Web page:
Mindfulness, really!

“Contemplation is the highest expression of man’s intellectual and spiritual life. It is that life itself, fully awake, fully active, fully aware that it is alive. It is spiritual wonder. It is spontaneous awe at the sacredness of life, of being. It is gratitude for life, for awareness and for being. It is a vivid realization of the fact that life and being is us proceed from an invisible, transcendent and infinitely abundant Source. Contemplation is, above all, awareness of the reality of that Source.” — Thomas Merton, New Seeds of Contemplation

Mindfulness is now mainstream, or at least the version that promises a more enriching life through paying attention to the moment.

Really?

Do we seriously need another methodology to understand that this moment is the most precious gift we possess?

Don’t get me wrong. I’m not knocking the underlying principles, grounded as they are in Eastern philosophy, but until we dispel our addiction to tension, despair, grief, anger and a whole slew of other destructive emotions, we’ll never be at peace — being in the moment or otherwise.

At this stage you’re just as likely to lurch off into the usual ‘all-that-Hippy-speak-crap’ which posits that what I’m proselytizing is to ‘zone out’, but you’d be wrong. Seriously wrong.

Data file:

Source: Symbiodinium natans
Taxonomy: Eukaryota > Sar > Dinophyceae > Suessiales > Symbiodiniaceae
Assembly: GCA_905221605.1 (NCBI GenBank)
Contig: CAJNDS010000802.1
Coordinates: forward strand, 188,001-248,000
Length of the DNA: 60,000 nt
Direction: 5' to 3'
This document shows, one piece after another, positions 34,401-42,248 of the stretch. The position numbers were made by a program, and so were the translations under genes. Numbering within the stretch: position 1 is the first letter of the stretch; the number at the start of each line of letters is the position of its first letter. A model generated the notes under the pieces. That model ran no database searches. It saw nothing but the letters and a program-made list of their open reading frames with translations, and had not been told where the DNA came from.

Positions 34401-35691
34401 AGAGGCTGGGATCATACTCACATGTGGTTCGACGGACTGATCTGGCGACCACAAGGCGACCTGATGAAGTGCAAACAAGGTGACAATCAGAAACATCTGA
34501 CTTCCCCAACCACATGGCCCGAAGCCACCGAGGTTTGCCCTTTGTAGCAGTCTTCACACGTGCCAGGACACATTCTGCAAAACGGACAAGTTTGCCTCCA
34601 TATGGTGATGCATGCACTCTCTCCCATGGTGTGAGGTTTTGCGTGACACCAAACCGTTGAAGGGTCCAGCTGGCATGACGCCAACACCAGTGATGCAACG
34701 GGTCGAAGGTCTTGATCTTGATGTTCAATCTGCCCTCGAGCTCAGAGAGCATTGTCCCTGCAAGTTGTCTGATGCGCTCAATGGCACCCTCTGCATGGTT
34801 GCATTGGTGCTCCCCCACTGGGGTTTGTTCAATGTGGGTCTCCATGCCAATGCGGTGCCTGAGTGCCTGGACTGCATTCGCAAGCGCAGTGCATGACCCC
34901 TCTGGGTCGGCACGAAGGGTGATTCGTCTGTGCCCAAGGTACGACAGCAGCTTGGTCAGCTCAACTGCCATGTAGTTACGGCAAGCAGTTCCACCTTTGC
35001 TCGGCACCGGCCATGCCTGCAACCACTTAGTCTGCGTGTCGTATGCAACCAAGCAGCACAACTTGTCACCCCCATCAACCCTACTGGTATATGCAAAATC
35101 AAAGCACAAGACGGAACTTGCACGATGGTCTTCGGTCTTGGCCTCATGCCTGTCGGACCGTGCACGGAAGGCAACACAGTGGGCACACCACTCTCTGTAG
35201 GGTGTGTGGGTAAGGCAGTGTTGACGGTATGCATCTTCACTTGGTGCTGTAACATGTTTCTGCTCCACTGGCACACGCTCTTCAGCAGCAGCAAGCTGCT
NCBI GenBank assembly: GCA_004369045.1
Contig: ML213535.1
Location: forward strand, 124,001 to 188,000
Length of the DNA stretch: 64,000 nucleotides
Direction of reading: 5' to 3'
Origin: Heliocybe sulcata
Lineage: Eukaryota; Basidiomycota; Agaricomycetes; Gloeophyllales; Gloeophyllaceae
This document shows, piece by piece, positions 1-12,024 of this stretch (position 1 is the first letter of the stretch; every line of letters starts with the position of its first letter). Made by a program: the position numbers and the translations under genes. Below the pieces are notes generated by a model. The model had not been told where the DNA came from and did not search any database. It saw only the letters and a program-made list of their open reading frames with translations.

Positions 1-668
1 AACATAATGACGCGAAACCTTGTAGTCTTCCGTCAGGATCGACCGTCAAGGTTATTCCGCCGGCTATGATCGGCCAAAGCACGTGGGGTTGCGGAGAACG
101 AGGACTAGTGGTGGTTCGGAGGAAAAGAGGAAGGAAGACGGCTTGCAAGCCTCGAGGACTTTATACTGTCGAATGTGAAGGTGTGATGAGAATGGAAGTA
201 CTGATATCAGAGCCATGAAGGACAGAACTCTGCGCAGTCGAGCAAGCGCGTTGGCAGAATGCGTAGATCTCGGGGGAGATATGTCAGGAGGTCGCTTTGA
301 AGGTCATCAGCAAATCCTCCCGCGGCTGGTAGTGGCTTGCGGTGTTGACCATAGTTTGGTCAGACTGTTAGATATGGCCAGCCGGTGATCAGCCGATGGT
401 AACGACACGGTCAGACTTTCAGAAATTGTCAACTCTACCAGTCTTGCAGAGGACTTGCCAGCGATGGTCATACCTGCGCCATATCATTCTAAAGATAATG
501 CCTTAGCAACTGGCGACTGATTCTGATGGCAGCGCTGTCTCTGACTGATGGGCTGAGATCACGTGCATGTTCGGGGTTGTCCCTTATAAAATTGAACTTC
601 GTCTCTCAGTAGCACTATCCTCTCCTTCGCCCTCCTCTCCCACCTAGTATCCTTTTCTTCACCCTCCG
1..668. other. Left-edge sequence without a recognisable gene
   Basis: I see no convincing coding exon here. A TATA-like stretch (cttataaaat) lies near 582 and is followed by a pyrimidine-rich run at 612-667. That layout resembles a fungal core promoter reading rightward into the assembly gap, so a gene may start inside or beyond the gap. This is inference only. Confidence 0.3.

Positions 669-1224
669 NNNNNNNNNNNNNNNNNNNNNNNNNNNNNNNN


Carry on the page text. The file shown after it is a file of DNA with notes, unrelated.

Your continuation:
To live fully in the moment is premised on complete acceptance wherein there’s no place for anything else. (Think about, if you were to accept everything about this moment, how would it feel?) I could be wrong but as with all methodologies, as soon as we don’t get our mindfulness trip, we’ll soon be on to the next thing — it’s how the ego works.

I’m sure you’re familiar with the felt sense of oneness that comes from falling into nature’s enchanting beauty, or the sense of wonderment that comes from looking skywards at night, or the aliveness that comes from bathing in silence or, most powerfully, when you’re blissfully and unconditionally in love. In case you haven’t noticed, none of these require a posture, routine or non-thinking/thinking process. They just are — you’re completely in the moment.

But of course for a lot of people they either don’t get a chance to experience such bliss-consciousness or more likely they’re too afraid of being without their daily routine which provides them, or so they think, with their identity in the world.

What I’m really getting at is the fact that long before meditation became fashionable there were many more ways to live a contemplative life. If nothing else, all it required was to live with a lot less, to find harmony with nature, to be at peace with a silent space and not to yearn always for something better. If that’s what you call mindfulness then I’m all up for it.